p.s. My grammar-Nazi professor would thoroughly abhor my habitual abuse of parentheses and I’m delighted by that entirely! 🙂

    • alycevayle says:

      Thanks Monochrome- I always love your comments!

      Yep, being a copywriter, grammar occupies my thoughts daily. The problem I get, is that often people want a ‘rule’ on something to be fixed, and often in grammar, it’s down to style, usage, format and opinion. To use a capital or not? Should a colon precede a bulleted list? Are there too many commas in this sentence?

      I love breaking the rules – that’s the best thing about creative writing. But – you have to be able to justify your choices, so it pays to know the rules.

      Another problem I have is that Australian English is sort of a hybrid of UK and US spelling and punctuation. It can drive you crazy! Another thing people don;t realise is that punctuation and grammar rules come in and out of fashion. New words are created daily, too. When I was a kid there was no such word as ‘texted’ or ‘SMSed’ and these words are still jarring, but very much in common use.

      Thanks for your comment. I’m sure your awesome blog is the best possible footprint you could leave. I know you put a lot of time and effort into it.

      Thanks again and talk soon.

      Alyce

  • Victor Olowo says:

    I often read your blog via email. I must tell you that I appreciate this blog so much I had to star this particular one cos I need it. I was often distracted in class, so I learned little in English class, especially when it came to grammar.
    You hit the right spots and I will definitely implement some of your suggestions.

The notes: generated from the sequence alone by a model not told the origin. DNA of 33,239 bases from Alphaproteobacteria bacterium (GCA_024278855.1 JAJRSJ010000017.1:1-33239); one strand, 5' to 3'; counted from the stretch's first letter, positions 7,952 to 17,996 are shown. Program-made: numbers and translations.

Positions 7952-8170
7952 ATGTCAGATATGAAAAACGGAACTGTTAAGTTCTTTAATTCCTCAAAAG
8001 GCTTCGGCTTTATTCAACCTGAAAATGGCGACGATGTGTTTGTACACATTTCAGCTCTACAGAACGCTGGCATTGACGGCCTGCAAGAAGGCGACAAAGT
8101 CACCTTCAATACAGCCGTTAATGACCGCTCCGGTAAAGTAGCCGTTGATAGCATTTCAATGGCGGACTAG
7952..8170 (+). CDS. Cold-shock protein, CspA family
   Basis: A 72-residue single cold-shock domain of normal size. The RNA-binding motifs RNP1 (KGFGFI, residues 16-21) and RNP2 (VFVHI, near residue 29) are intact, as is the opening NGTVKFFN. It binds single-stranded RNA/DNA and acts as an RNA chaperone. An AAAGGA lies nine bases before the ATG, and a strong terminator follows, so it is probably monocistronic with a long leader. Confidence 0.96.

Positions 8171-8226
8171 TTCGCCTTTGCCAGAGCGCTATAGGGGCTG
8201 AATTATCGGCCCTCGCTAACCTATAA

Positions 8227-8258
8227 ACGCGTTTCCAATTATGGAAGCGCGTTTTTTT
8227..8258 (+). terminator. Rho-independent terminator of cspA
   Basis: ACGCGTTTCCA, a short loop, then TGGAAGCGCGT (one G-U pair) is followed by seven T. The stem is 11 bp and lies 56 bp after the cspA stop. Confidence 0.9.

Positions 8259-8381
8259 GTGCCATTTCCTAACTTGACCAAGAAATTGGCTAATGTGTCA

Thanks.

    • alycevayle says:

      Hi Victor-

      Thanks so much for your positive comments. I only started this blog 10 months ago and my copywriting job 12 months ago (although I had some prior experience). Writing does get easier if you do it every day. Another tip I have learned recently is to use short sentences rather than many commas in one single sentence. Make writing as clear as possible. Thanks again and talk soon!

      Alyce x x

  • Thanks I found these tips very useful. What I would love to know is how you come up with your ideas? You write on such a variety of topics its really great as you always surprise your readers xx

    • alycevayle says:

      Hiya Blissful!

      Thanks for your comment! Well, I usually choose my topics based on what the readers of my blog have been reading the most. For example, I often write about weight loss and food – these are topics that I find interesting – but they are also the most sought-after for some reason. At the moment, one of my posts on “why you can’t eat breakfast” is getting a lot of hits- so I am considering doing a follow up. I tend to let my audience guide me and I write about what seems popular. Having said that, I like to rant and rave – so often if there is something on my mind – I say it – but I try to think about what someone else could get from it too.

      Thanks so much for your comment – always nice talking to you!

      A